Home > Computer Security > You didn’t stick that USB thumb drive you found into your computer, did you??!!

You didn’t stick that USB thumb drive you found into your computer, did you??!!

As employees become more cautious about opening email attachments and what Websites they visit, some hackers are resorting to more aggressive techniques to get their Trojans onto corporate networks.  One technique that is being successfully used, is dropping a USB thumb drive in the company parking lot or somewhere in the building – either by itself, attached to a corporate lanyard or keyring, or with some type of name or word taped on the surface. While good Samaritans may be tempted to stick it into their computer to find out who it belongs to, this is the worst mistake they could possibly make. Here’s why:

1. Hackers who use this technique test their malicious code to make sure that it isn’t detected by any anti-malware applications. It is very dangerous to assume that scanning the thumb drive for malware, even on a stand alone computer, will ensure that it free of malware.

2. Hackers may place documents, videos, MP3s, or presentations that are repackaged with zero-day exploits.

3. Hackers may create documents containing file names that include the words “draft”, “confidential” or “for internal use only” to tempt personnel into opening documents or executables disguised as documents. Clever hackers will package their disguised executable so that it opens an actual document on the thumb drive while performing other actions to facilitate installation of a Trojan.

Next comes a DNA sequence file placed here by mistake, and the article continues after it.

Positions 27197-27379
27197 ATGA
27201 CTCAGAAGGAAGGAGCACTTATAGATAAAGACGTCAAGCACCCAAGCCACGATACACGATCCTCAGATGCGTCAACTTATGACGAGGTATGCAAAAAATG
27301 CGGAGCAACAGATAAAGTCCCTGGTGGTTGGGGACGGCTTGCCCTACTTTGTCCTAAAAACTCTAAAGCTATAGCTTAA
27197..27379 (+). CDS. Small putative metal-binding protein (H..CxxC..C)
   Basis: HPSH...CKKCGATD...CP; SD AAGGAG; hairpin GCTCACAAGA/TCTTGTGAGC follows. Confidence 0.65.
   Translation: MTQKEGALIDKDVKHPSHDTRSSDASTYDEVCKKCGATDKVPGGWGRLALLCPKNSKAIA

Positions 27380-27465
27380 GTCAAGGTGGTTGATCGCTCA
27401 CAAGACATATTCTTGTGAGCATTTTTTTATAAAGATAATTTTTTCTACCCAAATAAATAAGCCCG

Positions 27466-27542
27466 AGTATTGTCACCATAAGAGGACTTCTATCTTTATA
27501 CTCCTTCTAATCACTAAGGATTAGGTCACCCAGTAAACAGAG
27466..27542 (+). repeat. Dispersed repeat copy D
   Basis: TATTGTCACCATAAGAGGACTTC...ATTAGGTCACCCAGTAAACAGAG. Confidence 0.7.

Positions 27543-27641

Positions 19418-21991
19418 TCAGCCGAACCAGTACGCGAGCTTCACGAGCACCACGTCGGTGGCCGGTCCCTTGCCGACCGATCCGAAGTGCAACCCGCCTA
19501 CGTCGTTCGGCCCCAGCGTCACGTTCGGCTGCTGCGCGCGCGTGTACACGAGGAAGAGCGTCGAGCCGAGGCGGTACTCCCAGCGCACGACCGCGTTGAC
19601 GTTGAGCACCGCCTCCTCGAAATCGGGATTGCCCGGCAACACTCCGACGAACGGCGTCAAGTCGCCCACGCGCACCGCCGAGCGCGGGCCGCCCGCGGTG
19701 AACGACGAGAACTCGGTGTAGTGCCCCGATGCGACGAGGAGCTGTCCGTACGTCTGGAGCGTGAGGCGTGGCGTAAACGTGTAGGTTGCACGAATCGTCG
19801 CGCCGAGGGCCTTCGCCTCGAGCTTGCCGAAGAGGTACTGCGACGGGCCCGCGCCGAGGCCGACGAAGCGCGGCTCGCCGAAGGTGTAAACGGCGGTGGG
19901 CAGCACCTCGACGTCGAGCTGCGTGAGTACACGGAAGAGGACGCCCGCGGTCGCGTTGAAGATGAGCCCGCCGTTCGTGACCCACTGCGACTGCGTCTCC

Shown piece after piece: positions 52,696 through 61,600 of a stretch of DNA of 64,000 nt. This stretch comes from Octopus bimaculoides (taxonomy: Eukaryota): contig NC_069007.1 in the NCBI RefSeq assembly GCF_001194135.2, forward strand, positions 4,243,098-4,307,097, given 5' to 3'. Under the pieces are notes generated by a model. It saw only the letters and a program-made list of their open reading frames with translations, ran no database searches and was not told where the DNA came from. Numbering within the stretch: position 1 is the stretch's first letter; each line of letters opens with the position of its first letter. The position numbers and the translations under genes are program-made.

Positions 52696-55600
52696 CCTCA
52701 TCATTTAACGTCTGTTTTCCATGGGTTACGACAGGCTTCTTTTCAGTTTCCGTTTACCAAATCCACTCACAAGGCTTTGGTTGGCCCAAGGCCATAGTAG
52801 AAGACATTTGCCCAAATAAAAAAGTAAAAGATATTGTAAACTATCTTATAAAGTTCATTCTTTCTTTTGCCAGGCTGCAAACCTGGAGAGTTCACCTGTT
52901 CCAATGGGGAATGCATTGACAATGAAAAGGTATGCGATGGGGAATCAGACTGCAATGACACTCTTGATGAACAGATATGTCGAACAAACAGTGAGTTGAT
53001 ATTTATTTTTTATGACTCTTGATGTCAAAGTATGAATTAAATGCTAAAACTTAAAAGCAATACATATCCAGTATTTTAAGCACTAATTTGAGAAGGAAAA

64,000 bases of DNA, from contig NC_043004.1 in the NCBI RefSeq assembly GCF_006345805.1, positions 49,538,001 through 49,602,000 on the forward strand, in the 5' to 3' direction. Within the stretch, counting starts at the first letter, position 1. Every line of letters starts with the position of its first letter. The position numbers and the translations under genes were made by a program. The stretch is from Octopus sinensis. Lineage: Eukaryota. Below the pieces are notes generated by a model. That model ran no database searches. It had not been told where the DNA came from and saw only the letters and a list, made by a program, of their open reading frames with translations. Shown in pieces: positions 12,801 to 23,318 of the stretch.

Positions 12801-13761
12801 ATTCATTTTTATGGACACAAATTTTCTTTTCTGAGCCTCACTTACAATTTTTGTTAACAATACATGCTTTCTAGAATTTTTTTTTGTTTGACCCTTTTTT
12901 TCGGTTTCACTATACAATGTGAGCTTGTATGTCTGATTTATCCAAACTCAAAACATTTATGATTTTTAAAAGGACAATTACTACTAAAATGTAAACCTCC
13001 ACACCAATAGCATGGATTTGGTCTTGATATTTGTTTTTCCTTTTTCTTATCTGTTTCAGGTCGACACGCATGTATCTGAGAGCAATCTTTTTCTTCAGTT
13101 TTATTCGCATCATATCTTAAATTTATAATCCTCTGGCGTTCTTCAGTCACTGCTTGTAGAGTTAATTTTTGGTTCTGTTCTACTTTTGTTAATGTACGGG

4. The thumb drive may install a “sleeper” Trojan onto a system that doesn’t do anything right after it’s installed. As a result, personnel may be lured into believing that the thumb drive is harmless.  The sleeper Trojan may not become active for several days or weeks after being installed.

5. The malicious code on the thumb drive may check the system date before installing a Trojan, to ensure that several days or weeks have lapsed since the Trojan was left to be found.  This may also convince someone that the thumb drive is harmless and can be used.

So what to do?

First, organizations needs a policy and procedure for using thumb drives, including labeling, storage and use outside of the facility.  All thumb drives should have some type of marking that can be traced back to the person to whom it was issued.  Use of personal thumb drives should not be allowed.

Second, organizations needs a policy and procedure for all removable media that is found on the premises or received through the mail unsolicited. This includes USB devices, CDs and DVDs – even if they appear to be new and sealed in original packaging.  Unidentifiable USB thumb drives that appear to have been lost should be put in an envelope, without any attempt to determine who owns it, and labeled with where it was found, by whom, date and time.  The envelop should then be turned over to a department for safe keeping until the owner comes looking for it. While it may be tempting to allow the IT department to figure out who owns the thumb drive, a clever hacker can mislead the IT department into believing that the thumb drive belongs to someone who doesn’t own the thumb drive.

Third and lastly, anyone who loses a thumb drive while outside of the facility, which is returned at a later time, should assume that the security integrity of their thumb drive is compromised – either intentionally or unintentionally. The thumb drive should not be used for the reasons listed above.  It needs to be turned over to the IT department for reformatting.

Learn more

Find all of this fascinating? Want to learn other ways hackers can get onto corporate networks without being detected? Read my book!

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